Serving as a down judge, Sarah Thomas became the first woman to officiate a Super Bowl.

On the sidelines, Tampa Bay Buccaneers assistant coaches Maral Javadifar and Lori Locust became the first female coaches to win a Super Bowl. (They also were just the second and third women to coach a team in the Super Bowl.)

Less than a decade after Jen Welter became the first woman to serve in an NFL coaching role, the NFL started the 2021-22 season with a record-breaking 12 women serving in coaching positions. Still, a majority of the NFL’s teams – most of which have upwards of 20 or 25 individuals serving as coaches – do not include a single woman on their coaching roster.

U.S. women led the way at Tokyo Olympics and Paralympics

Of the 113 medals Team USA earned at the Tokyo Olympics, 66 were earned by women (58.4%). A few weeks later, a similar picture emerged at the Tokyo Paralympics, where American women won 64 of Team USA’s 104 medals (61.5%).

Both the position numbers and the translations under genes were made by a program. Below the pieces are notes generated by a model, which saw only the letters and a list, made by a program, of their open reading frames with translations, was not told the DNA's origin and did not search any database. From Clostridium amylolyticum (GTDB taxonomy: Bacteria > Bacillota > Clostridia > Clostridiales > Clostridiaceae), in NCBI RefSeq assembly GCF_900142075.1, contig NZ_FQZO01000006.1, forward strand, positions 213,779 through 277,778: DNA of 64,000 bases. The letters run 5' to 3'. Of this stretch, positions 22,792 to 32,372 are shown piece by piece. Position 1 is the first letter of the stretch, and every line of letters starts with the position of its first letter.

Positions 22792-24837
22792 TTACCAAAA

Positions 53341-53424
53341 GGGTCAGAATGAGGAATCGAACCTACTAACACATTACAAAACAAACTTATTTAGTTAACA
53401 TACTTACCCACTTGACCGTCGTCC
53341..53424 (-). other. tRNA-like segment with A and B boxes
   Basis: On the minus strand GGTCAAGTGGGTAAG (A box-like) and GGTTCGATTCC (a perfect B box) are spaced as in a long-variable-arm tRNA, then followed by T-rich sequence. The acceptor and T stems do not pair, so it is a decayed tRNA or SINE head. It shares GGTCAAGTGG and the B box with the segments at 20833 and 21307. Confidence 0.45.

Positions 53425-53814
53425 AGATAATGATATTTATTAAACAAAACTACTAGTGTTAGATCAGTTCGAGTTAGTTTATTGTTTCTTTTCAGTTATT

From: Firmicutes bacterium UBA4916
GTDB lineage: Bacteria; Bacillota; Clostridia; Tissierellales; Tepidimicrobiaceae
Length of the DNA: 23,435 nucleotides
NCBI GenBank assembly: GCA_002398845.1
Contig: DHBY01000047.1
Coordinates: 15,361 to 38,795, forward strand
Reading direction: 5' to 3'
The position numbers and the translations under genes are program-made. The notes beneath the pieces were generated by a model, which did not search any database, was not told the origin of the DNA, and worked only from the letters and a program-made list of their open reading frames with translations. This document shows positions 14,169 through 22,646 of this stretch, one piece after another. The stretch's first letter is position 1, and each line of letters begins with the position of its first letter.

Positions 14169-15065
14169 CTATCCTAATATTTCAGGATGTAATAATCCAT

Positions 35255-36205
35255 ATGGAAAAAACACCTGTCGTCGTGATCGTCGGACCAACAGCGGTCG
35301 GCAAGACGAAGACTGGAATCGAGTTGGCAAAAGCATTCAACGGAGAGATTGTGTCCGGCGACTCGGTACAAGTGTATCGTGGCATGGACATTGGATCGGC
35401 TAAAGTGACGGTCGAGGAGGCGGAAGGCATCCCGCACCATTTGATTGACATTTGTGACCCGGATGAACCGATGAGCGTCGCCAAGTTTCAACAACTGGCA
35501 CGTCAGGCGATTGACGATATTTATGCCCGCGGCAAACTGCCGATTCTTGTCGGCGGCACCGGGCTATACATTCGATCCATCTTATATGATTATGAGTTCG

At both the Olympics and Paralympics, the U.S. had an especially strong showing in team sports: from the U.S. women’s (standing) volleyball team winning its first ever gold medal to a gutsy performance by the U.S. women’s goalball team that resulted in silver.

In individual Olympic events, American women also achieved several notable firsts, including:

  • The Tokyo Olympics marked the debut of women’s canoeing (women had previously been limited only to kayaking events). Competing in the debut women’s C-1 200m sprint, Nevin Harrison became the first American woman to win Olympic gold in canoe sprint or slalom event.
  • In fencing, Lee Kiefer claimed gold, becoming the first American woman to win a medal of any color in an individual foil event.
  • Teenager Anastasija Zolotic became the first American woman to win Olympic gold in the sport of taekwondo.
  • In the Olympic debut of surfing, Carissa Moore claimed gold. A few weeks later, she went on to win her fifth world title.